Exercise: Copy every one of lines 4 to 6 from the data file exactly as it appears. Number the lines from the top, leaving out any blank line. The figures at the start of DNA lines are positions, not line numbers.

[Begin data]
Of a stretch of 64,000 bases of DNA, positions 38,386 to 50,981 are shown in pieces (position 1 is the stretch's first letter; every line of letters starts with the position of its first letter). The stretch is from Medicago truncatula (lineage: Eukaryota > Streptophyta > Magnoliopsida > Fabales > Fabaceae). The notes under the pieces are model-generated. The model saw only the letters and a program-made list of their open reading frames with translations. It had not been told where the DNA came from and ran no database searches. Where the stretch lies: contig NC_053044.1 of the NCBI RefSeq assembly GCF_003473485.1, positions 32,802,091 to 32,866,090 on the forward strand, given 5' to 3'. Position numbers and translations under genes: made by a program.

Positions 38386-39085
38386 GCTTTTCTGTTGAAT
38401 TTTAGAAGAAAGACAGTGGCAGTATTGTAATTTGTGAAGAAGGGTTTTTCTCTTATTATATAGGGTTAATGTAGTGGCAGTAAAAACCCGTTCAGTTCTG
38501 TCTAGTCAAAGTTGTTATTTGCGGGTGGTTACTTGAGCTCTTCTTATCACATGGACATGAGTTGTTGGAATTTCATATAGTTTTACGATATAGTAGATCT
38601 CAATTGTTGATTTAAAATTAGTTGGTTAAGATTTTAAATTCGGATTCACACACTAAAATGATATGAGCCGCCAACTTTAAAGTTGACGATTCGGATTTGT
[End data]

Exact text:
38401 TTTAGAAGAAAGACAGTGGCAGTATTGTAATTTGTGAAGAAGGGTTTTTCTCTTATTATATAGGGTTAATGTAGTGGCAGTAAAAACCCGTTCAGTTCTG
38501 TCTAGTCAAAGTTGTTATTTGCGGGTGGTTACTTGAGCTCTTCTTATCACATGGACATGAGTTGTTGGAATTTCATATAGTTTTACGATATAGTAGATCT
38601 CAATTGTTGATTTAAAATTAGTTGGTTAAGATTTTAAATTCGGATTCACACACTAAAATGATATGAGCCGCCAACTTTAAAGTTGACGATTCGGATTTGT